‘Pl. du Jeu de Balle’, also known as ‘Vossenplein’ (Fox Square) and ‘Old Market’. Today, ‘Place du Jeu de Balle’ is one of Europe's most well known flea markets, located in Brussels. Towards the end of the Industrial Revolution, the land that the market sits on today existed as a simple field, where factories were soon to be built. The purpose of the factories were to make locomotives, but this failed to have success and so in 1859, the square was divided in half. The first half was for the Fire Station and the second half was for the public to play pelota ball (also known as jeu de balle). In 1873, traders began to sell their goods and since then the market has been an active hub for the traders and general public in and around Brussels. It is active seven days a week.

Each morning, items are placed on tables, in boxes, or on a large, spread out piece of cloth on the floor. Each day, the market seller will change their display and throughout the morning and early afternoon, somebody will purchase an item, or take it in their hands to look at it, and that object will be subtracted from the composition. By photographically recording the table, the objects become fixated, just as light is fixated on the film-roll, and by turning these objects into a framed composition, the original functional or decorative purpose is removed.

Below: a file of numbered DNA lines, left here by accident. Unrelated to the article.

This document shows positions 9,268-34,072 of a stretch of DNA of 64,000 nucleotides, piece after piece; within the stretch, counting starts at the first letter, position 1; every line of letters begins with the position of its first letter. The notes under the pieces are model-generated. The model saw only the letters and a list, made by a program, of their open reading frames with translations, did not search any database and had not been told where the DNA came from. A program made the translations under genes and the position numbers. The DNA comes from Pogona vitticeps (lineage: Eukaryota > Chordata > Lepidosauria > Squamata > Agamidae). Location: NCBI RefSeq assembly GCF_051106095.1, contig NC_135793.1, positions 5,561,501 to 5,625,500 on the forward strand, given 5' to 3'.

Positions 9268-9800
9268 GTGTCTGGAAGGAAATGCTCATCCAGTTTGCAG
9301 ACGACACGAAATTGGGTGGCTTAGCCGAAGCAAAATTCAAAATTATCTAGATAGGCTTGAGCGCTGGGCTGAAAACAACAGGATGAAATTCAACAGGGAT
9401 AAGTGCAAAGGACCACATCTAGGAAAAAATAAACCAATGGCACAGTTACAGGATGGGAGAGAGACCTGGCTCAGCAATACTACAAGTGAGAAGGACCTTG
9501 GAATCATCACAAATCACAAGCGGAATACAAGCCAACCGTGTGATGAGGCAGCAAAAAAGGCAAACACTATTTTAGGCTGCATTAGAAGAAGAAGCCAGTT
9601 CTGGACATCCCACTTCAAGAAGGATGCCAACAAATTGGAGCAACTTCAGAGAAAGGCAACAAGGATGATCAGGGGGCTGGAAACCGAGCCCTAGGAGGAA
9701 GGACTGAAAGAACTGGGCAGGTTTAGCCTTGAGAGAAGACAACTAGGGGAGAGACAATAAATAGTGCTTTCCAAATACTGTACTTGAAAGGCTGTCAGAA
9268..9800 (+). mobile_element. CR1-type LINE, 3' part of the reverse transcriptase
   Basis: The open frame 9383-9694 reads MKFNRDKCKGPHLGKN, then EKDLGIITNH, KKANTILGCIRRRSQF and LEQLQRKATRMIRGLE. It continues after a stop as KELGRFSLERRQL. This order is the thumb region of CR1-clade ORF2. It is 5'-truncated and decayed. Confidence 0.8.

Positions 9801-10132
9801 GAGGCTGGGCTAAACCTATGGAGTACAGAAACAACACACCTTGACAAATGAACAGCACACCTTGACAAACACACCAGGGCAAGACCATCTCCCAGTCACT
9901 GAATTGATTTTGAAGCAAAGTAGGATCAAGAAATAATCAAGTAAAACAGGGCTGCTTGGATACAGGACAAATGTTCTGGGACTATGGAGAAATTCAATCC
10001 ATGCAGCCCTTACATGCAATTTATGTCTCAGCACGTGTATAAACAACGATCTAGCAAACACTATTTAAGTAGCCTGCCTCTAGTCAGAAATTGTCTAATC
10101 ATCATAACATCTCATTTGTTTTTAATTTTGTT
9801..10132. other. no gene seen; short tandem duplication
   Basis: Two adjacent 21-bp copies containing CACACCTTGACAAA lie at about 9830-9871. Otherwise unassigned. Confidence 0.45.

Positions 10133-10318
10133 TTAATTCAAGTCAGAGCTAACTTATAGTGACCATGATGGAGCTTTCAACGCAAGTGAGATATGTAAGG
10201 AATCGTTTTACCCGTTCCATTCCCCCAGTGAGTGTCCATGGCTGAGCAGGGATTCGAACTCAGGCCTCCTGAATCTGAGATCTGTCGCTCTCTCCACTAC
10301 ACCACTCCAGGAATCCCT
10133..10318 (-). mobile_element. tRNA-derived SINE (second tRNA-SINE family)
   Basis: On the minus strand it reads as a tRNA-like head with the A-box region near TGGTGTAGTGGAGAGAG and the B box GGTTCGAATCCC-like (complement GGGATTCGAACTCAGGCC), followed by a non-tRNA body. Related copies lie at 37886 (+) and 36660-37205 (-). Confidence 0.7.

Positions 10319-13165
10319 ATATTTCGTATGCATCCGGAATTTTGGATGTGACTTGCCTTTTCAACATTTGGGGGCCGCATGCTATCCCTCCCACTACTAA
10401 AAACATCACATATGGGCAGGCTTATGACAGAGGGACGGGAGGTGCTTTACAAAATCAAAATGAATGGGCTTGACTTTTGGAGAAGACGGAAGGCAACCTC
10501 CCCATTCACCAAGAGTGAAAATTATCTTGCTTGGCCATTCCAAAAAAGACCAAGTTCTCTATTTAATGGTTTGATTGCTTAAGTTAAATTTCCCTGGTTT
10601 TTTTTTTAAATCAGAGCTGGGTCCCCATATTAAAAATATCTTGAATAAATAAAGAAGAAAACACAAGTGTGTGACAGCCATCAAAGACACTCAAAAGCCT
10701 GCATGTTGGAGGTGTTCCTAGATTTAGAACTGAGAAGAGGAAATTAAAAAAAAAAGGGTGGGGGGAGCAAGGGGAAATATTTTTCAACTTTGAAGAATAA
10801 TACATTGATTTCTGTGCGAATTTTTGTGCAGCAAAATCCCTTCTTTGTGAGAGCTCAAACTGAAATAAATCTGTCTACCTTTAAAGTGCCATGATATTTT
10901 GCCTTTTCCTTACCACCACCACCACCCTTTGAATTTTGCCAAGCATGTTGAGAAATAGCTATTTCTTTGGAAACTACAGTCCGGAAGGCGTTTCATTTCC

A collection of materials are woven across the images: crystal, glass, pearl, shell, chinaware, porcelain, ivory, plastic, tin, satin, velvet, wood et cetera. The combination of shapes, colour and material criss-cross, embellishing the framed image. The previous worth and value of these onceupon a time treasures has diminished. Today, they are snippets of an old time glory and anexample for domestic living.

By zooming in and singling out the objects, the buzz around the market has disappeared. Pl. du Jeu de Balle presents the objects on a pedastal, where they once belonged when purchased by somebody else in the realm of history. Over time they passed through various hands and owners, and now sit at the market, waiting to be taken and presented again.

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